On April 11, 1988, I was born in the East Harlem section of Manhattan in a predominately Italian and Puerto Rican neighborhood also referred to as `El Barrio' or `Spanish Harlem.' My parents divorced before I was even one year old, leaving me and my older sister to be raised by my mother and grandmother. It was through the love and care of my family that I was able to surpass many of the obstacles found in the impoverished community in which I grew up in.
My family ensured that I was provided with all that I needed and more. As a result, I attended private religious schools all of my life. In addition, I was always involved in some aspect of the arts. When I was the tender age of four, I was enrolled in a ballet class at the Ballet Hispanico dance school. For many years, I studied ballet as well as flamenco and African dance. Also, when I was five, I was enrolled in the Harlem School of the Arts which is where I learned how to play the violin as well as study theater. I was also blessed with the opportunity to play the violin for professional artists on shows like `Showtime at the Apollo' and MTV's `On the 10 Spot.' Furthermore, I also performed in a few off Broadway plays with the Classical Theater of Harlem in which I was an actress and dancer.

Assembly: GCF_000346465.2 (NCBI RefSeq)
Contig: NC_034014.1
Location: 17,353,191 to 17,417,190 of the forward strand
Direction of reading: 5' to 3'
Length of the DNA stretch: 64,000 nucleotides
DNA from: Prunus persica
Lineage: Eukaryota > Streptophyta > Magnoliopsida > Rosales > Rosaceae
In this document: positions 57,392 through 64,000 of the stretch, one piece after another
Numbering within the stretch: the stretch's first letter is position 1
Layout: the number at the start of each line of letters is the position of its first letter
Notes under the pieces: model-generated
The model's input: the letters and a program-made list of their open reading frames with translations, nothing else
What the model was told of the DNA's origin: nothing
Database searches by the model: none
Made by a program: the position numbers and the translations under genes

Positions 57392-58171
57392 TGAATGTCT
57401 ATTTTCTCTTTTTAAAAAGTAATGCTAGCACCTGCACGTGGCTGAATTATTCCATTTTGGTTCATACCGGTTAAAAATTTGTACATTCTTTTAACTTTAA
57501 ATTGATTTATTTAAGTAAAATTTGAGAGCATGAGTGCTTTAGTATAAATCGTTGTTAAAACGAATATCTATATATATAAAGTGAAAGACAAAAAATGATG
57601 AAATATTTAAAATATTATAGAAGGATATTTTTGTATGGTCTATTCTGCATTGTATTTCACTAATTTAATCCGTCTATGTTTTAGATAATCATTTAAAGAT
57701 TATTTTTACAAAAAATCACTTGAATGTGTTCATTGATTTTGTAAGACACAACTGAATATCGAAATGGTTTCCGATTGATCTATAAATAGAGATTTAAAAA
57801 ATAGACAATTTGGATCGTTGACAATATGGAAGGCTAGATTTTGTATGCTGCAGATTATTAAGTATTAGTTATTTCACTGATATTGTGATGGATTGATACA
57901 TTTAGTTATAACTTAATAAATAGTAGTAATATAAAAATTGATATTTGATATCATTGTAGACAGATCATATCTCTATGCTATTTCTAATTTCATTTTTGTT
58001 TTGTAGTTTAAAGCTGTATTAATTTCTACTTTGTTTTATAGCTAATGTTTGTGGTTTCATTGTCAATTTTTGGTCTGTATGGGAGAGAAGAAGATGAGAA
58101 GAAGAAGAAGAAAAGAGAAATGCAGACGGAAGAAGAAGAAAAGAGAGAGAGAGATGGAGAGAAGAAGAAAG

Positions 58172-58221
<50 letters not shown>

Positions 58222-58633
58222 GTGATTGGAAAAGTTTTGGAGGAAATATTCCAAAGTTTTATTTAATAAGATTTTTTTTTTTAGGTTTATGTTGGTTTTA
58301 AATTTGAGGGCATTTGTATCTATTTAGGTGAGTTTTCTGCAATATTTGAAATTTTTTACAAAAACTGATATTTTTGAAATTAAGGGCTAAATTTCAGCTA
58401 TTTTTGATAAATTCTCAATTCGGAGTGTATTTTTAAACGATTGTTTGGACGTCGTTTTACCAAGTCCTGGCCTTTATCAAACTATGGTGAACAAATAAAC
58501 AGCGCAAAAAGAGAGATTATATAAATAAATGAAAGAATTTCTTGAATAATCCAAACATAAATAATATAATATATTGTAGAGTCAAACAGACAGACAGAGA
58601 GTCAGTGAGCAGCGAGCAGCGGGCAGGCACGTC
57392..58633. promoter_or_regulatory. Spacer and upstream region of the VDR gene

Due to the fact that I spent much of my life participating in activities that can be considered artistically inclined, many people often ask me the following: `How did I choose a major in physics?' All of my life, I was always drawn to the sciences. For example, when I was eleven, I asked my mother for some sort of a chemistry set or science kit for my birthday. Finally, in high school, I was able to narrow down what exactly it was that I was interested in. Throughout the four years, I managed to land research opportunities in Montefiore Hospital (2003), the Bronx Zoo (2003), and NASA Goddard Institute for Space Studies (2005, 2006). However, it was my work at NASA GISS that inspired me to pursue a research career in physics. Those summers I worked in a nuclear magnetic resonance spectroscopy laboratory first studying how to improve lithium batteries for biomedical use and then studying how to improve lithium batteries for spacecraft use. I was able to get my hands dirty and work alongside graduate students and post docs. I also was able to present my research at poster sessions at the Stevens Institute of Technology as well as the New York City Institute of Technology. It was this experience that revealed to me my passion for research. Besides, how many Puerto Rican female physicists do you know? I guess it is my way of balancing out society.